The survey has been successful in identifying among the respondents how many EUCROF affiliated members-CROs are involved in research related to COVID-19 and are at the forefront of the fight against this challenging pandemic. It is envisaged that EUCROF, through its affiliated members-CROs, and other researchers, would continue to work together to accelerate research activities related to COVID-19 and diagnostics. Leveraging tools, resources and knowledge would give the greatest chance of success against this difficult threat and provide an opportunity for collaborative (rather than competitive) clinical research in a way that is unprecedented. The opportunity of surveys and the dissemination of their data at European and pan-European level is intended to contribute to build large datasets. The potential integration of these large datasets would result in valuable insights to help tackle any subsequent SARS-COV-2 like outbreaks. The impact of COVID-19 on day-to-day activities as well as on the health of people across the world and the global economy is considerable enough to have evidently warranted coordinated and focused initiatives to circulate and share knowledge and expertise. Examples of this are represented by the nationally targeted effort, UK Coronavirus Immunology Consortium (UK-CIC),2 intended to understand immune responses to the virus SARS-CoV-2 that causes Covid-19 and to tackle some key questions and deliver real benefits to patients and public health. The UK-CIC focuses on five key research themes: primary immunity, to characterize the primary immune response to COVID-19 and how this relates to clinical outcome of individual patients; protective immunity, to identify how effective immunity is established and maintained to prevent re-infection; immunopathology to understand how the immune system can damage tissue while fighting COVID-19 and how this can be stopped; cross-reactive coronavirus immunity to examine if immunity to other mild ‘seasonal’ coronaviruses (that cause common colds) can alter the outcome of SARS-CoV-2 infection; and immune evasion to reveal how SARS-CoV-2 can ‘evade’ the immune system. Also, innovation hubs such as NESTA3 are mobilizing collective intelligence to face the COVID-19 threat. NESTA promotes the exploitation of collective intelligence to predict, monitor, and find solutions to the COVID-19 pandemic. For instance, responding to concerns about lack of access to testing for COVID-19, Nesta Collective Intelligence grantee Just One Giant Lab4 is behind an effort to develop a cheap, quick coronavirus test to be possibly used anywhere in the world. The initiative is crowdsourcing ideas from Do-It-Yourself biology communities,5,6 with the ambition to open source and share designs so that certified labs can easily produce test kits for their communities.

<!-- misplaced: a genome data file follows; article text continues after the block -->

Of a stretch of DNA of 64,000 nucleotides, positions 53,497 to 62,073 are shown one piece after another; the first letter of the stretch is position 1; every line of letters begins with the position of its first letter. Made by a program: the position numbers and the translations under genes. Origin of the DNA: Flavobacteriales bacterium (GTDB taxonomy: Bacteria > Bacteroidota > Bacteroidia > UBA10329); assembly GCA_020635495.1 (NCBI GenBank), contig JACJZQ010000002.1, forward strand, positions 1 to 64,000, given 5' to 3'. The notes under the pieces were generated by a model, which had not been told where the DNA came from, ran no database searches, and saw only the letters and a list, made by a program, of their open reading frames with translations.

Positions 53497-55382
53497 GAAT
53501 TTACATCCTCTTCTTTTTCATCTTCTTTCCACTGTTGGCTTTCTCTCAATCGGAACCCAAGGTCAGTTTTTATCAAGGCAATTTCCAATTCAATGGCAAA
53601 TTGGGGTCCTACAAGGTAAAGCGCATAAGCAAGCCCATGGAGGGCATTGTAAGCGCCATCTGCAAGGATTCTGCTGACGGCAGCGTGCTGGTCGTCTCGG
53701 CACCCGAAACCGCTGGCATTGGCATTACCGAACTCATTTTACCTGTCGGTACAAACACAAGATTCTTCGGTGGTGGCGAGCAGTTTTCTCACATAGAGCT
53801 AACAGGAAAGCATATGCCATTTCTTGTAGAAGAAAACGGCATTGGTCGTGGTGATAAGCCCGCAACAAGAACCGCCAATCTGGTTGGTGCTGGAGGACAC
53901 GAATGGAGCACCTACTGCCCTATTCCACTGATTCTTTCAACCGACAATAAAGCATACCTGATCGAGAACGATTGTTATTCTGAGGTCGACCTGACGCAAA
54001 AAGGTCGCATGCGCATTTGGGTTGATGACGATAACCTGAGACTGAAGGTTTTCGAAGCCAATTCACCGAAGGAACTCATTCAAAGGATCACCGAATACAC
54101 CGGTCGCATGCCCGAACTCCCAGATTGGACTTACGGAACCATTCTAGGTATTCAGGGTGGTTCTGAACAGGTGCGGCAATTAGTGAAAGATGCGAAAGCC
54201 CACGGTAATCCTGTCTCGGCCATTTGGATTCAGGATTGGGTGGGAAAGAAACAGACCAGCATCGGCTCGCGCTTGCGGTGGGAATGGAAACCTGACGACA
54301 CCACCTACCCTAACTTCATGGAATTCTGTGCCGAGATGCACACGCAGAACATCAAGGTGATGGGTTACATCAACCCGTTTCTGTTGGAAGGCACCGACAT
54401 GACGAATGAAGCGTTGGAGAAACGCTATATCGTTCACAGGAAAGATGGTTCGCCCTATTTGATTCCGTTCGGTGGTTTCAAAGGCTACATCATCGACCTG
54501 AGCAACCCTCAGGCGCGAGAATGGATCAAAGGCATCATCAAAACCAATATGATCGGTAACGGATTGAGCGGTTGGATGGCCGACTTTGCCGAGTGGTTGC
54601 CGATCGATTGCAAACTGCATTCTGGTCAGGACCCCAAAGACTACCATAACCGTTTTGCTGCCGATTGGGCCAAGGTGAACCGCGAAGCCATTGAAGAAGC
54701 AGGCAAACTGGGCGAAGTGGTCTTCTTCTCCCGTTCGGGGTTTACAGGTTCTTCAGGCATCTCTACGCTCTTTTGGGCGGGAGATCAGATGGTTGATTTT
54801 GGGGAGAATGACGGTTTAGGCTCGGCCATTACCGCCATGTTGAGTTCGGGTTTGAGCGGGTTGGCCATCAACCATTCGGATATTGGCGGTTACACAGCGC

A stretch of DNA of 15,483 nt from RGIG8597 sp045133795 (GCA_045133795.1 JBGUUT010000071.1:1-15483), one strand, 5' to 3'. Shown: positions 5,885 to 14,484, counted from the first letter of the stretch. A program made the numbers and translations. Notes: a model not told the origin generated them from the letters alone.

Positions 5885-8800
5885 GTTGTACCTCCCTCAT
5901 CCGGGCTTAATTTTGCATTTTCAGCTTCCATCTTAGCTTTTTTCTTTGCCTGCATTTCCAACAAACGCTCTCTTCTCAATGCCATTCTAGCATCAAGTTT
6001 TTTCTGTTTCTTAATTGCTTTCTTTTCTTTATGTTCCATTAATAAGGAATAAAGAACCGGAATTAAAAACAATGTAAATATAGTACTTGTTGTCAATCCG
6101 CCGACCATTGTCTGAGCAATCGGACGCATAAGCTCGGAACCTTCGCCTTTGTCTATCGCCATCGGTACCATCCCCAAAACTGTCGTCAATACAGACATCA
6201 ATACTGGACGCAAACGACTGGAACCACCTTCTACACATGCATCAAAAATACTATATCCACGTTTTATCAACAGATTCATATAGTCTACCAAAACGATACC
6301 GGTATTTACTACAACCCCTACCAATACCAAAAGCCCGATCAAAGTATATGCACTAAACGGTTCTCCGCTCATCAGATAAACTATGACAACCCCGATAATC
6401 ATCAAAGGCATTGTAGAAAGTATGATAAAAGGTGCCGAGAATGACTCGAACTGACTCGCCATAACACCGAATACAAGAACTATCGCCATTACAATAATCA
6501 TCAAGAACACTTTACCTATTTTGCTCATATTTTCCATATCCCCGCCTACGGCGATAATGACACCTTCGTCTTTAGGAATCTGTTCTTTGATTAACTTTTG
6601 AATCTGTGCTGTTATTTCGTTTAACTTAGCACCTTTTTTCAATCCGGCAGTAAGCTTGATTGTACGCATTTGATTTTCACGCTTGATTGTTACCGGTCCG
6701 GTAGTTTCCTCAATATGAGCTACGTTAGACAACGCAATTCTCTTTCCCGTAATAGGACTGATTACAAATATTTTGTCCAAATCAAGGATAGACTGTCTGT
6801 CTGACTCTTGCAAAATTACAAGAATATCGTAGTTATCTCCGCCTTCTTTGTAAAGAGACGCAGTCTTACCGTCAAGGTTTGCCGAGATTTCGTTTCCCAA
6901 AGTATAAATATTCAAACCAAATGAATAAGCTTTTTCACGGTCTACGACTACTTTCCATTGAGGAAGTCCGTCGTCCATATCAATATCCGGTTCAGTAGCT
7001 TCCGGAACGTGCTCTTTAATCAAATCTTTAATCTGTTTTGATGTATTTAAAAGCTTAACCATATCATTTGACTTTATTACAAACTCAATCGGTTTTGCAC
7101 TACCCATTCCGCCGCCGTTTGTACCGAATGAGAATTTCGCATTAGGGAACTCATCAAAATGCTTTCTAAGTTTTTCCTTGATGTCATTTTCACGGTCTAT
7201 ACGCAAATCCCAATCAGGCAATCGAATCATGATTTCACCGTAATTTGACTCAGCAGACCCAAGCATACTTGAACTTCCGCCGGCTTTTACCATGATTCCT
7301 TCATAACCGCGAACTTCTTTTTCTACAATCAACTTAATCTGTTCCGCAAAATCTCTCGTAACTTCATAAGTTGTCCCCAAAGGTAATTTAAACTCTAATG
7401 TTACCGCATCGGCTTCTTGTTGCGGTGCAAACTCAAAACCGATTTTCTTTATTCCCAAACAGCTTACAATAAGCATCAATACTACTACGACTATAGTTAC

This pandemic also represents an example of increased collaboration among industry and authorities such as the European Commission and the European Medicines Agency (EMA), where an easing of competition rules and flexibility shown by authorities has helped pharmaceutical companies and medical device manufacturers, cooperate to overcome problems that threaten the security of supply of vital medicines and equipment during the COVID-19 pandemic.